Intellectual Takeout, a self-proclaimed “refuge of national discourse,” recently posted an article called “Children Have Amazing Powers of Memorization… So Why Aren’t Schools Using Them?” This secular site has zeroed in on what Classical Education has known for centuries!
I want to continue shaping in my students a love of God’s Word and a passion for memorizing what is good, true, and beautiful.
Around the same time, I had my students respond to an article from Desiring God entitled “Ten Reasons to Memorize Big Chunks of the Bible.” If you’re on the fence about the importance of memorization for children, perhaps my students’ brief responses to this article can sway you:
“Scripture can help you in everyday life. … It’s important to focus on God and not the world so much. Of course, it is important to be concerned about the world, but God’s Word is more important.”
“…memorizing the Bible will not be easy, but is doable.”
“… God is protecting us and wants us to read and memorize His Word.”
“I learned that you can face your fear. Also, that God has your back.”
“… the more you memorize God’s Word, the more comforting it is and the more familiar it will be to you.”
“… you should memorize big chunks of the Bible because it is important to know and love Scripture.”
“I need to take more time to read and memorize the Bible.”
These are the attitudes I want to continue shaping in my students: a love of God’s Word and a passion for memorizing what is good, true, and beautiful, whether poetry, timelines, songs, nursery rhymes, or Scripture.
Post by Sara Winant, Calvary Classical School’s sixth-grade teacher.
In this last week, we turn our eyes to survey the road behind us. Another school year is coming to completion: tests taken, math formulas mastered, and mountains of memory work conquered!
Students (and teachers) breathe a sigh of relief as classroom tasks come to a screeching halt. The days of assignments and due dates will shortly be replaced with beach gear and play dates as students welcome summer days with open arms.
Tomorrow, at the awards assembly, we mark the end of this year’s work with praise and pats on the back. We applaud perfect attendance and recognize exemplary character. Certificates and handshakes acknowledge various levels of academic achievement.
But there are multitudes of unseen accomplishments which cannot be met with public applause. The personal victory of overcoming reading obstacles or wrestling and finally triumphing over elusive math concepts. The denial of self by letting a classmate go first. The smothering of an impulse to say something negative because we remembered what God said about loving our neighbor.
There are multitudes of unseen accomplishments which cannot be met with public applause.
But, Someone has seen all of this because the Bible tells us nothing in all creation is hidden from God’s sight. So, on this day, we know that whether recognized in the public eye or attained in secret, each success shares this common thread: each was achieved with the gifts God has given. We remember “…we are His workmanship, created in Christ Jesus for good works, which God prepared beforehand so that we would walk in them.” (Ephesians 2:10) Our good work is the handiwork of the One who gives all men life and breath. This day we proclaim with the Psalmist, “The LORD has done great things for us; we are glad” (Psalm 126:3).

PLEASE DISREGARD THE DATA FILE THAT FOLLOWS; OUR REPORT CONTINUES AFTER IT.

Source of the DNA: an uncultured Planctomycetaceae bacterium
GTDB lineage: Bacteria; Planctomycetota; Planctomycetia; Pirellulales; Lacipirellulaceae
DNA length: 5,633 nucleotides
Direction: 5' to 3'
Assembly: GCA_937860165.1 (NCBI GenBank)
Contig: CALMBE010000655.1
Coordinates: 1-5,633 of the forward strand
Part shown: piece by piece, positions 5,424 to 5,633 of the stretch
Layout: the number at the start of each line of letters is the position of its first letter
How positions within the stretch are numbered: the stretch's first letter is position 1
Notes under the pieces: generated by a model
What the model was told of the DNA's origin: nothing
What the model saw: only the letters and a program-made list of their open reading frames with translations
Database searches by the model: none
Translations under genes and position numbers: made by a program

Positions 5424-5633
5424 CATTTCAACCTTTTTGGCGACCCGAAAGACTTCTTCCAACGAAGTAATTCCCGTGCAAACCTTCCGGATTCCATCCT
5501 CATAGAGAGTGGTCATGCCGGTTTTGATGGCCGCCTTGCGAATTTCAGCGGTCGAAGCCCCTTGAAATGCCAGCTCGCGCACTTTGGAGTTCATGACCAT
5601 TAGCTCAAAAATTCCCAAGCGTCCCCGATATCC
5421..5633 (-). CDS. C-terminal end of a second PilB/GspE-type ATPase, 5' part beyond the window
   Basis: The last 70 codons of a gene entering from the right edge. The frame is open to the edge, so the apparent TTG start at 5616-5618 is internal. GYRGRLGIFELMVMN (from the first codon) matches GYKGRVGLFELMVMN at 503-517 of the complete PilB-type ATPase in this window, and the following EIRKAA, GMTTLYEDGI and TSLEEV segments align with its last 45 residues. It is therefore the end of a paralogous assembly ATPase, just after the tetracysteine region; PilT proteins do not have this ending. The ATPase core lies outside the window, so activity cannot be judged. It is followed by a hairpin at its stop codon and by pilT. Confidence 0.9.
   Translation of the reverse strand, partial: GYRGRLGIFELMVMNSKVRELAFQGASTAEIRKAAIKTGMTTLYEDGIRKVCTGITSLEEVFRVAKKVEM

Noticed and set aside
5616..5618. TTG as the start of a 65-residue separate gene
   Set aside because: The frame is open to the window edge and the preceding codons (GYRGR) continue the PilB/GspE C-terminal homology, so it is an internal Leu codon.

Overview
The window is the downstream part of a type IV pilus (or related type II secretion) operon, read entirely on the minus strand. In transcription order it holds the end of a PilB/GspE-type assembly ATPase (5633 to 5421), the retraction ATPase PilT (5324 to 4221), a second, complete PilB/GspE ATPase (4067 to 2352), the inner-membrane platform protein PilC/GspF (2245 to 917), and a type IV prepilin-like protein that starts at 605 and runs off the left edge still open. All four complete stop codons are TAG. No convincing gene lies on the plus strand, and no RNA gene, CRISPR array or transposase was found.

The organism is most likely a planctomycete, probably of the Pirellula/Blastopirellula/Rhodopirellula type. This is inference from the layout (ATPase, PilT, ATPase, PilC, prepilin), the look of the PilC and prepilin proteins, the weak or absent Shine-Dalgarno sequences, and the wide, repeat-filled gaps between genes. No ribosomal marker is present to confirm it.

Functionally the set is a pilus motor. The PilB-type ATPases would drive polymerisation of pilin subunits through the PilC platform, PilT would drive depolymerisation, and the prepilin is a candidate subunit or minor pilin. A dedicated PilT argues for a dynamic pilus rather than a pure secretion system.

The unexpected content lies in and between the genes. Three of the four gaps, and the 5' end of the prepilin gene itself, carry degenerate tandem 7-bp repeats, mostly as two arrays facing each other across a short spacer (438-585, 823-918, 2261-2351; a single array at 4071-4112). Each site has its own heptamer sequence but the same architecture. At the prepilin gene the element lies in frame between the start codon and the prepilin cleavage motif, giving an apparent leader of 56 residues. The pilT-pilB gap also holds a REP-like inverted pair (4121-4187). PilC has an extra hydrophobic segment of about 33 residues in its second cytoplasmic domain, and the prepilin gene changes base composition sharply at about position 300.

This post was written by Joy McMinn, administrative assistant and blog writer at CCS. She has three children enrolled at Calvary Classical School.
In the world of internet sales, there is nothing quite as disappointing as buying a product online only to find, after days of waiting for its arrival on your doorstep, that it’s not what you expected. When our family moved to the Hampton Roads area six years ago, my husband and I were presented with the feat of finding a school (and a house!) in just two short days. The task seemed daunting, so I took to the internet, scouring every corner for possible leads and setting up school tours. But, as is often the case with the internet, what you see is not always what you get.
I had put countless hours into hunting for a great school for our upcoming kindergartner, but all my planning was to no avail. Our school visits did not measure up to what we were hoping to find. Thankfully, my fruitless search was setting me up to experience the beauty of the scriptural truth that God appoints the times and places in which we are to dwell.
“We knew this was our school.”
After all my futile efforts to craft a plan for the future, God orchestrated a seemingly insignificant conversation with some new found friends who recommended Calvary with great excitement and fervor. With only one day remaining in our visit, we wasted no time in calling CCS. From the moment we arrived, we knew this was our school.
With the simple recommendation of friends, we discovered the priceless pearl that is Calvary Classical School. Six years and three enrolled students later, we are still confident in our choice to enroll our children at CCS. In fact, year after year, we are amazed at the opportunity that God has given us to be part of this school community where we see hearts overflowing with devotion to students, redemption infused discipline, tireless commitment to quality, and dedication to integrating Biblical truth into everyday moments.
If you are looking for a fantastic school, look no further! If you are blessed to be part of the CCS family, spread the word about our school! It could likely be the priceless pearl that someone else is seeking!
This post by Joy McMinn, our administrative assistant and mom to three CCS students.